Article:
Notably missing from the communiqué, not surprisingly, was any mention of abortion. Protestors on the streets of Toronto were seen carrying a banner that read, “Maternal health includes abortion!” but this fact was not recognized anywhere in the Muskoka Initiative. Unsafe abortions account for 13 percent of all maternal deaths worldwide and complications from the 19.7 million unsafe abortions performed annually are a serious public health threat.  The communiqué addresses sexual and reproductive health care and services, but fails to recognize that safe abortion, when and where legal, is a critical piece of women’s healthcare access.

As the Summits concluded, new voices were added to the call for continued support for maternal and child health including the crucial voices of youth and developing country governments (with a rock star thrown in for good measure). The delegates to the official international youth summit being held concurrently with the G-8 and G-20 summits issued a statement calling on G8 leaders to “move quickly in creating a long-term maternal and child health plan for developing countries,” and identified lack of specialist training in the developing world surrounding prenatal and newborn care, and access to essential obstetric expertise as causes they would like to see the G8 take up.

Leaders from Algeria, Ethiopia, Malawi (Chair of the African Union), Nigeria, Senegal and South Africa were invited to meet with the G8 in a special afternoon session to discuss maternal and child health, highlighting the important role of developing countries themselves in this process.  The communiqué indicates that, “G8 and African leaders recognize that the attainment of the MDGs is a shared responsibility and that strategies based on mutual accountability are essential going forward.”

African Union countries have already committed to devoting 15 percent of their budgets to health and we hope that this new working relationship with the G8 will signal willingness to meet and exceed those commitments. At the G20 Summit, leaders of the world’s 20 largest economies also recognized the role that all governments, including developing country governments, must play in supporting maternal and child health initiatives. While it was disappointing that the G20 did not specifically mention the Muskoka Initiative, it did announce that it is forming a Working Group to examine how it can play a greater role in development issues-a step in the right direction.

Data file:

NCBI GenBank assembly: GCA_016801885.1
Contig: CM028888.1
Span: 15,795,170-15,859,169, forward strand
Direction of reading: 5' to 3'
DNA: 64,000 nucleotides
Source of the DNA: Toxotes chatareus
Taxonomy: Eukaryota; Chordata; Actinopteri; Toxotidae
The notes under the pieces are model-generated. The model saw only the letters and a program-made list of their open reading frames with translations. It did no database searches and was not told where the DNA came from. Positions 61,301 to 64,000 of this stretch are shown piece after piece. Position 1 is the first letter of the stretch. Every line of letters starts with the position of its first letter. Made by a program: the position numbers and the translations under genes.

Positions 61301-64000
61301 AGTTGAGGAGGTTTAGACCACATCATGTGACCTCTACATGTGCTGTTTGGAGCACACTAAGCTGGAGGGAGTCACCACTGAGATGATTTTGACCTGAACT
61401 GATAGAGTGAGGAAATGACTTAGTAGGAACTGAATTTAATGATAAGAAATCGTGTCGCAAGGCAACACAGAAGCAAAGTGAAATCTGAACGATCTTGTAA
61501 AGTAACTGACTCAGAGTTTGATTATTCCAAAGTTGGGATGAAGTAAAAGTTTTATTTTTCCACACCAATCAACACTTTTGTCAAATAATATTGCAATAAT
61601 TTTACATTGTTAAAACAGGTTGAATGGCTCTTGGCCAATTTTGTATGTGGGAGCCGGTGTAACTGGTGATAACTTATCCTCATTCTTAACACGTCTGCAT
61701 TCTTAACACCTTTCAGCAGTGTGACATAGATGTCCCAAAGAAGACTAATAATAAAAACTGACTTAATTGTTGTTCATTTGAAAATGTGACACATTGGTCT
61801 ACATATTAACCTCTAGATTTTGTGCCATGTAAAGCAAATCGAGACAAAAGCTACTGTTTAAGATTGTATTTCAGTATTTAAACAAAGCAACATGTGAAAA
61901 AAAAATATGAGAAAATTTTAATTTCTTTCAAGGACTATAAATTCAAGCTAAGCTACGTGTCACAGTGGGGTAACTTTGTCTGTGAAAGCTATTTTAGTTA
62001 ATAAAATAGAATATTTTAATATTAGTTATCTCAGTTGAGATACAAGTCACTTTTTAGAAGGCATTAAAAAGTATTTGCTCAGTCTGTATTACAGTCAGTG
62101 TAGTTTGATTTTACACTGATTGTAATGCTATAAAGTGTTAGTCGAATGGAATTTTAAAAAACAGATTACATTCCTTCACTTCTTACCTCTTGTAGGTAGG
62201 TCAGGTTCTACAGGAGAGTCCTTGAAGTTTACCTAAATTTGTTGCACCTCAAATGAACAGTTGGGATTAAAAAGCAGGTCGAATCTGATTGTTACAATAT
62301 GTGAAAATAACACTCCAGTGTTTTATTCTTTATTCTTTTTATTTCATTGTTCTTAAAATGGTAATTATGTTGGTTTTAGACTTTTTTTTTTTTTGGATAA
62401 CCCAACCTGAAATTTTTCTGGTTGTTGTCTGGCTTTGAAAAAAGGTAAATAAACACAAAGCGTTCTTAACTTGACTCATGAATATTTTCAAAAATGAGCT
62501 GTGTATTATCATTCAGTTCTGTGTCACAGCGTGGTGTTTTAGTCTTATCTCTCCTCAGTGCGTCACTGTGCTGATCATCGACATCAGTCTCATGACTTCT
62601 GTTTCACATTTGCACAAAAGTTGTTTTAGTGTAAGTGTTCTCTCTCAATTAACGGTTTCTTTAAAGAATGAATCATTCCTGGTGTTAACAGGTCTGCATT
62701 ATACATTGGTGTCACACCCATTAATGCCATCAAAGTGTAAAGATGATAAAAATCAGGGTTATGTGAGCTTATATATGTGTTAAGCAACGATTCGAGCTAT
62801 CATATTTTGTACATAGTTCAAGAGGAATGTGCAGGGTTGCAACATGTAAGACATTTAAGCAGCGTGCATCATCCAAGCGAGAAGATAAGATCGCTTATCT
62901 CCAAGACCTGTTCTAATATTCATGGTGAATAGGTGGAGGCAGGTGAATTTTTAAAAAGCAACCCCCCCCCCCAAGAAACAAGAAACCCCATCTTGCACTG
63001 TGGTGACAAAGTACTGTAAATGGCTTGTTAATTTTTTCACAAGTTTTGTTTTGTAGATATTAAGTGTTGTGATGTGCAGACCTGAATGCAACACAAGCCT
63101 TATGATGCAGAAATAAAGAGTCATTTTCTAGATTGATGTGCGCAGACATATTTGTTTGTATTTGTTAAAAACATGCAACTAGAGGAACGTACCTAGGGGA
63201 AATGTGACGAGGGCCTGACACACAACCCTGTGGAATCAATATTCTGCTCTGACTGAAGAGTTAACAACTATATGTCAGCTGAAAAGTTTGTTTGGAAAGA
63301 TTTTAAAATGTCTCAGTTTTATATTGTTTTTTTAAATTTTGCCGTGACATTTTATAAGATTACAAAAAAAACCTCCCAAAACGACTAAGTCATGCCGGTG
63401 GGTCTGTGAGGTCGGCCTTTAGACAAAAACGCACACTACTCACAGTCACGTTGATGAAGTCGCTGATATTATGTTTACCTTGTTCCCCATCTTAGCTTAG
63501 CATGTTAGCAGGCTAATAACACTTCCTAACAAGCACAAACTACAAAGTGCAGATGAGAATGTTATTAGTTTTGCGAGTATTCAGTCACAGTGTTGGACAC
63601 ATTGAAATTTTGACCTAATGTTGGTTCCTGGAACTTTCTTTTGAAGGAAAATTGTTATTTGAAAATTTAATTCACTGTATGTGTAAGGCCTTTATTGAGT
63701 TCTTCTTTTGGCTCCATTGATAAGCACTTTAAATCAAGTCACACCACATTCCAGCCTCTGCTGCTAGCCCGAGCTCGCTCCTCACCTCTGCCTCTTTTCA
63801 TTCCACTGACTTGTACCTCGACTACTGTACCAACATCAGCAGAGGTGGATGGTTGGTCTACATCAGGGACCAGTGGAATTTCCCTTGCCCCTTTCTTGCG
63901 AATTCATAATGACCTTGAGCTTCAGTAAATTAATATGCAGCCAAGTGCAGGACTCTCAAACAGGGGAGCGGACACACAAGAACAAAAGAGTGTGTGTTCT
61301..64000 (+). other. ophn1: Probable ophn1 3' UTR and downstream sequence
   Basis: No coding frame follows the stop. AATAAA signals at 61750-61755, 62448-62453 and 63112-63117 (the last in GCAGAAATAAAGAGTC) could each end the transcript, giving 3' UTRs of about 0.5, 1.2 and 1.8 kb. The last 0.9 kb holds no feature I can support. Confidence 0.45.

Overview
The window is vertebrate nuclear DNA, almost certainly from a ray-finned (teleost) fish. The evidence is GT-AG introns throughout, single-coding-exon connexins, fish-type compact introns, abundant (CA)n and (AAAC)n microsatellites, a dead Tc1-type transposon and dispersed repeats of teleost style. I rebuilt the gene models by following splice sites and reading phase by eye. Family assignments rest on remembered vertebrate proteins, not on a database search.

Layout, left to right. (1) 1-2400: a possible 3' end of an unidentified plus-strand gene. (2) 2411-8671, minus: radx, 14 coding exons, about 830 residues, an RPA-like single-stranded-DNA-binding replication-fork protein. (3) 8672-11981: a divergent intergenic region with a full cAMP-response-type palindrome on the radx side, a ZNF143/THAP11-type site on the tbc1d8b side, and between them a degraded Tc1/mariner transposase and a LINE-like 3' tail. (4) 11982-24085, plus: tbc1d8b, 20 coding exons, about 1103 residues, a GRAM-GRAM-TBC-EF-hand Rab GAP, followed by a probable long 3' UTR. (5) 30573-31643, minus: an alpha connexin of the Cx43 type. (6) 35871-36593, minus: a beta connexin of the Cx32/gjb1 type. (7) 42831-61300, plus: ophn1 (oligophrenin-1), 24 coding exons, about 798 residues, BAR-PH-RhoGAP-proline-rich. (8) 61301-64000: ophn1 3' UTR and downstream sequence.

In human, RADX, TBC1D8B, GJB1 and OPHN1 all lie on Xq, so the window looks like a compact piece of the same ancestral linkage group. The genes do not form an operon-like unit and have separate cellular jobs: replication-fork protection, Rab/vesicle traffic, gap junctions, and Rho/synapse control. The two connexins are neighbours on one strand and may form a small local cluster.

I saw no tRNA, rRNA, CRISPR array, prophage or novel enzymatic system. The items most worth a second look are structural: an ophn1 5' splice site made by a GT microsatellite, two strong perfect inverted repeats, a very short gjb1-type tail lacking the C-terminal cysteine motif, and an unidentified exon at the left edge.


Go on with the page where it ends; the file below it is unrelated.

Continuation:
Not be outdone, Bono, U2 lead singer and co-founder of ONE, issued a statement saying that:

Prime Minister Harper’s plan for the G8 on maternal mortality is not everything that’s needed to tackle the moral affront of millions of mothers dying in childbirth, but it is a start on a job that world leaders need to finish when they gather at the UN in September for a special session on the Millennium Development Goals.


So what can be achieved with the money and the political commitments that we did manage to get from the G8 and G20? The communiqué says that this funding will help developing countries to prevent 1.3 million deaths of children under the age of five, prevent 64,000 maternal deaths, and enable access to modern methods of family planning by an additional 12 million couples.

Along with the G8’s stated new focus on accountability, the funding targets and promises to monitor progress towards achieving reductions in maternal and child mortality and expanded access to reproductive health services will also give advocates specifics that we can hold the G8 accountable for. Finally, as we move towards the September 2010 UN High-Level Plenary Meeting on the MDGs where governments will be asked to make additional renewed commitments to achieve the MDGs by 2015, this focus on maternal and child health is important. The Secretary General of the UN has launched a Joint Action Plan to Improve the Health of Women and Children, and advocates are pressing for the serious financial and political commitments that will be needed to achieve the goals.

The G8 and G20 have helped put maternal and child health on the map at this critical time. But awareness raising and promises are not enough. The protestors on the streets were yelling, “Whose streets? Our streets!” We must take up the call, “Whose lives? Women’s lives!” No woman should have to die giving life. We know what to do to improve maternal and child health. The governments of the G8 and G20 put themselves forward as the richest and most powerful leaders in the world. But that leadership won’t mean anything if they won’t commit to saving women and children’s lives.